So, you can't see CO2 in the atmosphere, but you can see the other effects of reliance on coal... photo: orangeandmilk via flickr.
In case you still think that business-as-usual carbon emissions aren't a big deal: The EIA has released a new forecast of how much emissions will increase by 2030 without strong binding emission reduction targets. Absent such commitments we're likely to see global carbon dioxide emissions increase by more than 39%. Reuters has summed up the grim stats:That increase would mean global emissions would hit 40.4 billion tonnes by 2030, compared to 29 billion tonnes in 2006.
Furthermore, though currently emissions are roughly split between developed nations and the developing world, by 2030 the scale would solidly tip, with 25.8 billion tonnes coming from the developing world and 14.6 billion tonnes from the developed.
Which does beg the question if somewhere along the way if some of those 'developing' nations ought to be considered 'developed'.
Developing & Developed Terminology Misses the Green Point
Or perhaps even greater if we ought not start using different terminology to describe nations, since developing implies that what we have in the developed world in terms of material consumption and lifestyles is something to be strived for—when instead social factors such as health, eduction, wellness, happiness, and community (all of which are only indirectly tied to material consumption past a certain modest point) ought to be more emphasized instead. But that's a major digression...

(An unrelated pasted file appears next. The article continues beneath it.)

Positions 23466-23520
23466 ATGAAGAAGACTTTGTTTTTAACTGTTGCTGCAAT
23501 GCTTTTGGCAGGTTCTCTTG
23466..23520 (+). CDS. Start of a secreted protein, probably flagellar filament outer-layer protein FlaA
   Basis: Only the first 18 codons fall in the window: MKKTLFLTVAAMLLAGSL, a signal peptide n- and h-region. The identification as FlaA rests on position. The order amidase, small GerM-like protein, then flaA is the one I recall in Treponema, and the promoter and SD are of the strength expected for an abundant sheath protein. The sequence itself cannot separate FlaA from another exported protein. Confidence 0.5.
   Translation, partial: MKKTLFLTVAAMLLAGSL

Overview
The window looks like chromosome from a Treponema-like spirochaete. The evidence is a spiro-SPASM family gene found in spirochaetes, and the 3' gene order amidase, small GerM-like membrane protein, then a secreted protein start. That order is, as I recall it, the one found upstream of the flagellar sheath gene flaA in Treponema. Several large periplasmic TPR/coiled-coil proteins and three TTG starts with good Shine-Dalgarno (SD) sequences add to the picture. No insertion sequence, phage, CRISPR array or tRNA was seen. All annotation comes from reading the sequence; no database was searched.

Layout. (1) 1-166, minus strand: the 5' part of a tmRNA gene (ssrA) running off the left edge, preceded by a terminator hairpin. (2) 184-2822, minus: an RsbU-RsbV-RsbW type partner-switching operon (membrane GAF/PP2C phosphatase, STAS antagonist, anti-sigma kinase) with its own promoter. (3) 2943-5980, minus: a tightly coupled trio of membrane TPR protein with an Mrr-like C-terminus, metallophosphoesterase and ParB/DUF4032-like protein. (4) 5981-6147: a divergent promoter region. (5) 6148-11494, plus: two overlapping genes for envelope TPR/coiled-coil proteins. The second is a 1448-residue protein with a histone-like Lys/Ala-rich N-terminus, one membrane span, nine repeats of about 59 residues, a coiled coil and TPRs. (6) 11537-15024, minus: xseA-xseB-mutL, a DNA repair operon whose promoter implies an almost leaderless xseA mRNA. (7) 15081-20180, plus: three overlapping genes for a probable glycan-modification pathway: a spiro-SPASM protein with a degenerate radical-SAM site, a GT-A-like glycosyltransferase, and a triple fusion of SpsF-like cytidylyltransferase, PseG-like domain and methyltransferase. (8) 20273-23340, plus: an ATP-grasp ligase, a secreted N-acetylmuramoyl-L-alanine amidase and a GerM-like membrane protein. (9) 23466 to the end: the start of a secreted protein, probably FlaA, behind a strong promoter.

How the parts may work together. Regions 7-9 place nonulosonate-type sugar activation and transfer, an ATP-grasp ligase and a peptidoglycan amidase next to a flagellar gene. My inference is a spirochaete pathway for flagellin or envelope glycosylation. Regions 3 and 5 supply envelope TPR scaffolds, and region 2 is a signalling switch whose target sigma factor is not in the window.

Early Emission Reduction More Effective Than Late
Just to refresh everyone's memory: To keep global temperature rise below the critical threshold of 2°C, emission reductions of at least 80% are needed by 2050, with an emphasis being on strong reductions by 2020 being far, far preferable to making them later on.
More: Energy Information Administration
Global Carbon Emissions
US Emission Reduction Targets Inadequate: IPCC Chair and Lord Stern Play Good Cop-Bad Cop
We Need to Make Climate Freeloaders Pay Up! Per Capita Carbon Emissions of Many 'Developing' Nations Exceed Those of the US, Europe
West 'Responsible' For Third of China's CO2 Emissions
53% of Global Carbon Emissions Come From the Developing World: Oak Ridge National Laboratory